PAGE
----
Friday, September 6, 2013

The dual {5,3,4} and {4,3,5}

I've been collaborating with +Henry Segerman to create some physical models of hyperbolic honeycombs, and here is one of the first we made, the {5,3,4}.  If you would like to order one of these for yourself, information is at the bottom of this post.

What is a honeycomb?
It is when you take a bunch of polyhedra and pack them together with no gaps.  The polyhedra in a honeycomb are called "cells".  This particular honeycomb is a perfectly regular repeating pattern of dodecahedra, four surrounding each edge.  For this reason, it is also called the Order-4 Dodecahedral Honeycomb.

Why is it hyperbolic?
Hyperbolic geometry is a space where the angles of a triangle add up to less than 180 degrees.  The other kinds of geometries are Euclidean (angles add to 180 degrees) and spherical (angles add to more than 180 degrees).  If you try to pack four dodecahedra around an edge in Euclidean or spherical space, they don't fit because angles are too big.  But in hyperbolic geometry, you can make them fit.

Hyperbolic space can't fit into our normal Euclidean space, so this is a model of hyperbolic space called the Poincaré Ball model.  The infinity of hyperbolic space is compressed to the size of a ball, and as you might imagine, that results in some distortion.  Dodecahedra appear smaller and smaller as they approach the spherical surface of the ball, but the dodecahedra are all identical in hyperbolic space.  Although visually warped, the ball model preserves all angles: it is "conformal".

Our prints render edges of the honeycomb, and we've scaled them accurately (verses making them constant width).  For this reason, the edges appear thinner towards the ball surface.  The edge shrinking dictates how much of the honeycomb we can include, because as you add more layers of cells, edges eventually become so thin that a printed model would be too fragile.

What does the cryptic "{5,3,4}" mean?
That is something called the Schläfli symbol, and it is wonderfully descriptive (and recursive!).  We can start at the left and work our way to the right to understand the meaning and build up a honeycomb.  The Schläfli symbol for a pentagon is {5} because it has 5 sides.  The symbol for a dodecahedron is {5,3}, which means that 3 pentagons meet at every vertex.  So the first number specifies a particular polygon and the second number describes how to connect up those polygons around a vertex.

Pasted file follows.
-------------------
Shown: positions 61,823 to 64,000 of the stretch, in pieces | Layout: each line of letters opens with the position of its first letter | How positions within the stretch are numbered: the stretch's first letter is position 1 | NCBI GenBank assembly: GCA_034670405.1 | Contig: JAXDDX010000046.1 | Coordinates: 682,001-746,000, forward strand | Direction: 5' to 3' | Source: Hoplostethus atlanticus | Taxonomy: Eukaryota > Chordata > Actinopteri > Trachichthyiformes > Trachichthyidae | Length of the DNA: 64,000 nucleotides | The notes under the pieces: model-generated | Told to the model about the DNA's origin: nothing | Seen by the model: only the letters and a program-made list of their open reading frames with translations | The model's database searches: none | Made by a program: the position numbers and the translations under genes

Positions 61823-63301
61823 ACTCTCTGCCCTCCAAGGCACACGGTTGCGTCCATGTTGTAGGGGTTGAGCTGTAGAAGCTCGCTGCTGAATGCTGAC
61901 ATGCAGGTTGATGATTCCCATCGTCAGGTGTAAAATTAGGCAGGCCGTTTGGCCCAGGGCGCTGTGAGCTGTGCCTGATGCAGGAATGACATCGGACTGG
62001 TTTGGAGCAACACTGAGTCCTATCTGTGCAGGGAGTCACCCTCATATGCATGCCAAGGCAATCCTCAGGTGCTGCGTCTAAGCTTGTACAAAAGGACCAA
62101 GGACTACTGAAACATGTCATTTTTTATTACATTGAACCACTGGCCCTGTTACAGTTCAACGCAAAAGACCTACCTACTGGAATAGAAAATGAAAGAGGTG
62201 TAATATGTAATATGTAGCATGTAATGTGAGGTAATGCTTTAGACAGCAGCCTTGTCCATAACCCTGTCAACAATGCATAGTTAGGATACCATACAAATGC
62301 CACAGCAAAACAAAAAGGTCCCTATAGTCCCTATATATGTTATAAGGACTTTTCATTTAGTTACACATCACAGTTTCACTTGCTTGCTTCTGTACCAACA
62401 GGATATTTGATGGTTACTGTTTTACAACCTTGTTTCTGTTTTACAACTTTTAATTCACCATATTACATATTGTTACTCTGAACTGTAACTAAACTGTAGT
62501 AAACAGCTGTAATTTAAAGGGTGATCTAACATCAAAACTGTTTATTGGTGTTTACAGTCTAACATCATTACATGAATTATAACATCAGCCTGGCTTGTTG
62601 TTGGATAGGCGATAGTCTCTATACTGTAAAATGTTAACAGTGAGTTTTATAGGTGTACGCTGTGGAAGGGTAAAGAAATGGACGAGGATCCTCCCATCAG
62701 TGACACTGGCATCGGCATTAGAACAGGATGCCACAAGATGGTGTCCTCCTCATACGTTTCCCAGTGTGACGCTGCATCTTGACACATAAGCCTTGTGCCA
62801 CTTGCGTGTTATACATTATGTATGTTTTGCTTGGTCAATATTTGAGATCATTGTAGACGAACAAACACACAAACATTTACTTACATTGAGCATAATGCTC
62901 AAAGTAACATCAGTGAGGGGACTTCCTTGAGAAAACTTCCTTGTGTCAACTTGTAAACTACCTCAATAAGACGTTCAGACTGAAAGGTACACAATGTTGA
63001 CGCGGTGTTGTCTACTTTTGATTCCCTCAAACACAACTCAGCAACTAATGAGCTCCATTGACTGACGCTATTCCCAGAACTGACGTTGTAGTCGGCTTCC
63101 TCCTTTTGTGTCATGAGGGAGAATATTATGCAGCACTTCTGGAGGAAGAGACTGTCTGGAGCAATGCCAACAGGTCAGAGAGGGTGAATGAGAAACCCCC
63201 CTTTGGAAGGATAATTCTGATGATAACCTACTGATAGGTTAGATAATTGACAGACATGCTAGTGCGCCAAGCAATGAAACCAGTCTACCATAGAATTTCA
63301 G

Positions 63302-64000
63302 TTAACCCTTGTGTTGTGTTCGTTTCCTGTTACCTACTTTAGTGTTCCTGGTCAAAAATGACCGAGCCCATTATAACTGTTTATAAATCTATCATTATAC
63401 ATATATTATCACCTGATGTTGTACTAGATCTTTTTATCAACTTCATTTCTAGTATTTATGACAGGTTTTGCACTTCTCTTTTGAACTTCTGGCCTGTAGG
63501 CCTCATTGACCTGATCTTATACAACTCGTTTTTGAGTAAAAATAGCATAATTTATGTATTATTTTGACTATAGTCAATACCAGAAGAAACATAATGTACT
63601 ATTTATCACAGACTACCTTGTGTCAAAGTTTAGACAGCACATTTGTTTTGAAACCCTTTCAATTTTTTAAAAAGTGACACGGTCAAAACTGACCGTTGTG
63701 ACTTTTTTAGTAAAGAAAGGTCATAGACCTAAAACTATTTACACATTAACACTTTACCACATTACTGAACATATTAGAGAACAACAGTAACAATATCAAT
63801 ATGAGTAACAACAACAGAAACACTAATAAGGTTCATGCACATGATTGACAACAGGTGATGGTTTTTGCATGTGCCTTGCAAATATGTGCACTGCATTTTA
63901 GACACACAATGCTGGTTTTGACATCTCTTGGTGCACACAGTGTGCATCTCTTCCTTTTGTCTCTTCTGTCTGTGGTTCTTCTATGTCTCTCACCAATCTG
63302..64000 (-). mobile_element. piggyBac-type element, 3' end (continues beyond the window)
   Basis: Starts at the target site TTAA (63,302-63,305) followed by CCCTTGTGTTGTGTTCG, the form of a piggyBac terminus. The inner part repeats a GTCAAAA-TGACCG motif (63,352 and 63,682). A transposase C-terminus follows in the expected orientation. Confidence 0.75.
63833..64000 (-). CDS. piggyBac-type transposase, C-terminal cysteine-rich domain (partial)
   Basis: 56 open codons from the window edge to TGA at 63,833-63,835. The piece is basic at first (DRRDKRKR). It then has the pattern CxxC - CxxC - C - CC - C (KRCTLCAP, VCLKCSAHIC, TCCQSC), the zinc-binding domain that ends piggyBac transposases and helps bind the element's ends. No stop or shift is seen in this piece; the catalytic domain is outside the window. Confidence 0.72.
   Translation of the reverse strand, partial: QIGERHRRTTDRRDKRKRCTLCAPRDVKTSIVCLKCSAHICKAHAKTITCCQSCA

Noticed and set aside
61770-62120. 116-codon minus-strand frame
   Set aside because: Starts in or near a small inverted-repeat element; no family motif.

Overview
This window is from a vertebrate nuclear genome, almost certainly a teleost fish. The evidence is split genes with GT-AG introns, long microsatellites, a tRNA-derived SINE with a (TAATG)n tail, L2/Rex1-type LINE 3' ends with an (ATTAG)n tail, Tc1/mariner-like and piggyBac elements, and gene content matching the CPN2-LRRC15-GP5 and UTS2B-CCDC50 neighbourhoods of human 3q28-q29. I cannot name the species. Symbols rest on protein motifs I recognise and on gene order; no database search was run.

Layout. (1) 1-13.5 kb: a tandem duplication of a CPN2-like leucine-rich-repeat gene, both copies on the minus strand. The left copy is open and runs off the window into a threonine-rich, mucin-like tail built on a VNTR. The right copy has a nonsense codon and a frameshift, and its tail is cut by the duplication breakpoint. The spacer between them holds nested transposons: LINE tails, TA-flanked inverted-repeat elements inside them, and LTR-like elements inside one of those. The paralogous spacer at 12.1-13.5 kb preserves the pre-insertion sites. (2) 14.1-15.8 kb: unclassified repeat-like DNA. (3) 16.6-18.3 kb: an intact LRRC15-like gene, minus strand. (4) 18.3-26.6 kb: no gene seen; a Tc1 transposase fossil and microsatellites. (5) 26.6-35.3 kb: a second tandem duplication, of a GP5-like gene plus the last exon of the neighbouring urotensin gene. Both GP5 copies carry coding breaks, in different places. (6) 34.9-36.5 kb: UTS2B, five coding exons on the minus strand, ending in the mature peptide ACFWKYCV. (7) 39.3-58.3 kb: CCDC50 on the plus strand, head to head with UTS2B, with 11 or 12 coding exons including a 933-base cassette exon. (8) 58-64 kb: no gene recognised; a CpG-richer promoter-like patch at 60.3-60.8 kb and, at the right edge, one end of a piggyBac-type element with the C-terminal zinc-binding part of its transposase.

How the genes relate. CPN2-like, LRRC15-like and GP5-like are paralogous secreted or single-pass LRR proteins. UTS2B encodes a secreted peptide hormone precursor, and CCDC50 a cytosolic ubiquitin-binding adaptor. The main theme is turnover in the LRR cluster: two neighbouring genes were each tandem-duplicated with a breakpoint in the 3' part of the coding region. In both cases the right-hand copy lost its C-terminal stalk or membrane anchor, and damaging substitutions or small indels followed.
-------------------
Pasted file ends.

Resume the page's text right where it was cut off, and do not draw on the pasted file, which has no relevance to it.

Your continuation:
The third number continues the trend.  It describes how to connect up cells specified by the first two numbers.  So the 4 at the end of {5,3,4} means that four dodecahedra surround each edge.  Each time we add a number to a Schläfli symbol, we end up describing an object of one higher dimension: first polygons, then polyehedra, then polytopes...

Something else is hidden in the Schläfli symbol of our honeycomb: the last two numbers taken together have meaning.  For the {5,3,4}, we're talking about {3,4}.  Remember {3} represents a triangle, and {3,4} means that four triangles meet at every vertex.  This is the octahedron.

How is the octahedron is meaningful for this honeycomb?  It is the the vertex figure, which describes the geometry of how dodecahedra meet at each vertex in the honeycomb.  Eight dodecahedra meet at every vertex, one for each face of the octahedron.

What a crazy amount of information compressed into three numbers!

There are four regular honeycombs in hyperbolic space (and eleven more if you loosen the definition a little).  Each of these has a unique Schläfli symbol, and so the symbol is a great way to quickly understand how a particular honeycomb is built up.  The symbols also work for honeycombs in Euclidean and spherical space.

Now let's check out the {4,3,5}

Can you break down the symbol to understand how this one is built up?  What polygon lives throughout?  What are the polyhedral cells?  How many cells fit around an edge?  What is the vertex figure?

The {4,3,5} is the "dual" of the {5,3,4}, so locations of all the element types are exchanged.  Where there are cells, polygons, edges, and vertices in one, you respectively have vertices, edges, polygons, and cells in the other.  And maybe you just noticed something else about the Schläfli symbol... dual objects have reversed symbols.  Self-dual objects have palindromic Schläfli symbols!

You can order your own prints of both these models (and more exotic honeycombs) at my shapeways shop.

If you'd like to dig more, see Coxeter's paper, "Regular Honeycombs in Hyperbolic Space", available in Chapter 10 of the book "The Beauty of Geometry" or online here.